Oliver White Hill was born in Richmond and began school in Roanoke but moved to Washington, D.C., to complete his education because there was no high school for African Americans in Roanoke. He graduated from the Howard University School of Law and became one of the most active and successful of Virginia’s civil rights attorneys, filing and winning law suits against segregation and discrimination from before World War II until the end of the twentieth century. In 1951, students in Prince Edward County persuaded him take their suit against unequal school facilities and in so doing he decided to challenge mandatory racial segregation in the state’s public schools. Hill served as counsel in the United States Supreme Court in the Virginia suit that was combined with others in the 1954 Brown v. Board of Education of Topeka, Kansas decision declaring mandatory racial segregation unconstitutional, even under the guise of separate but equal.
Hill was the most distinguished and successful of the many African American attorneys who achieved major breakthroughs in the civil rights movement in Virginia. In large part because of attorneys like Hill, Virginia’s civil rights movement was known for its many important legal victories rather than for violence and recrimination. In recognition of his contributions to the legal profession and the nation, President Bill Clinton awarded Hill the Presidential Medal of Freedom in 1999. By the time that he died at age 100, Hill had become one of the most respected and revered Virginians of the twentieth century.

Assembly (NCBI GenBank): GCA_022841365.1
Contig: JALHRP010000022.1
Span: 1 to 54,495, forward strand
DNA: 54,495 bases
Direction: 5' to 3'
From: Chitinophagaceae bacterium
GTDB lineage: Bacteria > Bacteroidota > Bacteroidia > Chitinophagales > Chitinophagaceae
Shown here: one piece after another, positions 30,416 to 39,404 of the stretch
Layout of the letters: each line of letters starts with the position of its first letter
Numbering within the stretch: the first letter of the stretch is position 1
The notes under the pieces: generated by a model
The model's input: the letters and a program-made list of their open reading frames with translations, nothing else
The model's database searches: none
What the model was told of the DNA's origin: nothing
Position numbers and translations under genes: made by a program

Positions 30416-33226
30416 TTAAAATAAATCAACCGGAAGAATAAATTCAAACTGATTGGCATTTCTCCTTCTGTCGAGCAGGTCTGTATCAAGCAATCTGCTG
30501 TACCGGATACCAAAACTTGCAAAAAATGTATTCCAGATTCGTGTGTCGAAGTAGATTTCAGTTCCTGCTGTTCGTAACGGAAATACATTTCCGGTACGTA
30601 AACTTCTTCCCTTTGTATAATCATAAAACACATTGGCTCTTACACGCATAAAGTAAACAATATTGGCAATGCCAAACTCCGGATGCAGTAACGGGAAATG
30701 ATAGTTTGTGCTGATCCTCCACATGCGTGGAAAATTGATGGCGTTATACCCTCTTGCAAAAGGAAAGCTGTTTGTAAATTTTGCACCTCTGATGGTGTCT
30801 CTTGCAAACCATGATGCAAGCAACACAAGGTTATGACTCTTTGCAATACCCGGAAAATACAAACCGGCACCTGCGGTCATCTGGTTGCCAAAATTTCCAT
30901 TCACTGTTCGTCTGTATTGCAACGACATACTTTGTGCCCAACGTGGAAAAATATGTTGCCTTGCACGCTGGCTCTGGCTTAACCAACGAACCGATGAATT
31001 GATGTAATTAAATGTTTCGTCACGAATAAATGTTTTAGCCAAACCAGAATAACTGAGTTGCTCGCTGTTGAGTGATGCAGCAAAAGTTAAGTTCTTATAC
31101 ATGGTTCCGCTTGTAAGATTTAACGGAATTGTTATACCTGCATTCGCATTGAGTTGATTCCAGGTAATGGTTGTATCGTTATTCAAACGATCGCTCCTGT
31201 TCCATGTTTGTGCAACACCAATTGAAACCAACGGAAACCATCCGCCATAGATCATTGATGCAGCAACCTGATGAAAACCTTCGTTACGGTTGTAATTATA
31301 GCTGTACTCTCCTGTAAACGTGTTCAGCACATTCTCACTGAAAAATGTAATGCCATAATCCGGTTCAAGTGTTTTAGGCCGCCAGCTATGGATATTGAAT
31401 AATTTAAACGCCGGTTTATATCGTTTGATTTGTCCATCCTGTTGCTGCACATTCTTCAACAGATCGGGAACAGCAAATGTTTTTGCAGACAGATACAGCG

Bond, Julian. “Interview with Oliver W. Hill.” Virginia Quarterly Review 80, no. 1 (Winter 2004)
Hill. Oliver White. The Big Bang: Brown v. Board of Education, and Beyond: The Autobiography of Oliver W. Hill, Sr. Edited by Jonathan K. Stubbs. Winter Park, Fl.: Four-G Publishers, 2000. 100th birthday ed. Jonesboro, Ark.: GrantHouse, 2007.